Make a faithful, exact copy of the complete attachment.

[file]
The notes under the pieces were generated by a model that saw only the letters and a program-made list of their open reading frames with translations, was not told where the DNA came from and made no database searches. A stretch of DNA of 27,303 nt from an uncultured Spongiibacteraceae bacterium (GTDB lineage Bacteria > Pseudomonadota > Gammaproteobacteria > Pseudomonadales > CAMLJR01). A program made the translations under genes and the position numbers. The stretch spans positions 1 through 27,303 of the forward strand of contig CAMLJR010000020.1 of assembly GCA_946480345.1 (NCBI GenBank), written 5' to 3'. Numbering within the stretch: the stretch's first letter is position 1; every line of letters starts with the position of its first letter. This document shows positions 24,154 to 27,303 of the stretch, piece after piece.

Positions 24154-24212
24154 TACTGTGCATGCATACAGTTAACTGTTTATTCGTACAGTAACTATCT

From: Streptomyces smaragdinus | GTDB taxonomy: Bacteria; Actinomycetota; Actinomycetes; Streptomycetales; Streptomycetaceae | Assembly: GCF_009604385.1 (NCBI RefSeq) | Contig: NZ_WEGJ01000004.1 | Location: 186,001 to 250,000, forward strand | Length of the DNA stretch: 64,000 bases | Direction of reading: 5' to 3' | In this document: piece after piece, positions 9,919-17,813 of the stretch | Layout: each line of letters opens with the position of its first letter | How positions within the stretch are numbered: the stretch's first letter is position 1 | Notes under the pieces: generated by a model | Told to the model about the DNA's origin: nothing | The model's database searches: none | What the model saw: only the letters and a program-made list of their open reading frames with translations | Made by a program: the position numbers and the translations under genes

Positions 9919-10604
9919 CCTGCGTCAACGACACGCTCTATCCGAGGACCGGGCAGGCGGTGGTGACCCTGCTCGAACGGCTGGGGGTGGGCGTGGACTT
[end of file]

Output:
The notes under the pieces were generated by a model that saw only the letters and a program-made list of their open reading frames with translations, was not told where the DNA came from and made no database searches. A stretch of DNA of 27,303 nt from an uncultured Spongiibacteraceae bacterium (GTDB lineage Bacteria > Pseudomonadota > Gammaproteobacteria > Pseudomonadales > CAMLJR01). A program made the translations under genes and the position numbers. The stretch spans positions 1 through 27,303 of the forward strand of contig CAMLJR010000020.1 of assembly GCA_946480345.1 (NCBI GenBank), written 5' to 3'. Numbering within the stretch: the stretch's first letter is position 1; every line of letters starts with the position of its first letter. This document shows positions 24,154 to 27,303 of the stretch, piece after piece.

Positions 24154-24212
24154 TACTGTGCATGCATACAGTTAACTGTTTATTCGTACAGTAACTATCT

From: Streptomyces smaragdinus | GTDB taxonomy: Bacteria; Actinomycetota; Actinomycetes; Streptomycetales; Streptomycetaceae | Assembly: GCF_009604385.1 (NCBI RefSeq) | Contig: NZ_WEGJ01000004.1 | Location: 186,001 to 250,000, forward strand | Length of the DNA stretch: 64,000 bases | Direction of reading: 5' to 3' | In this document: piece after piece, positions 9,919-17,813 of the stretch | Layout: each line of letters opens with the position of its first letter | How positions within the stretch are numbered: the stretch's first letter is position 1 | Notes under the pieces: generated by a model | Told to the model about the DNA's origin: nothing | The model's database searches: none | What the model saw: only the letters and a program-made list of their open reading frames with translations | Made by a program: the position numbers and the translations under genes

Positions 9919-10604
9919 CCTGCGTCAACGACACGCTCTATCCGAGGACCGGGCAGGCGGTGGTGACCCTGCTCGAACGGCTGGGGGTGGGCGTGGACTT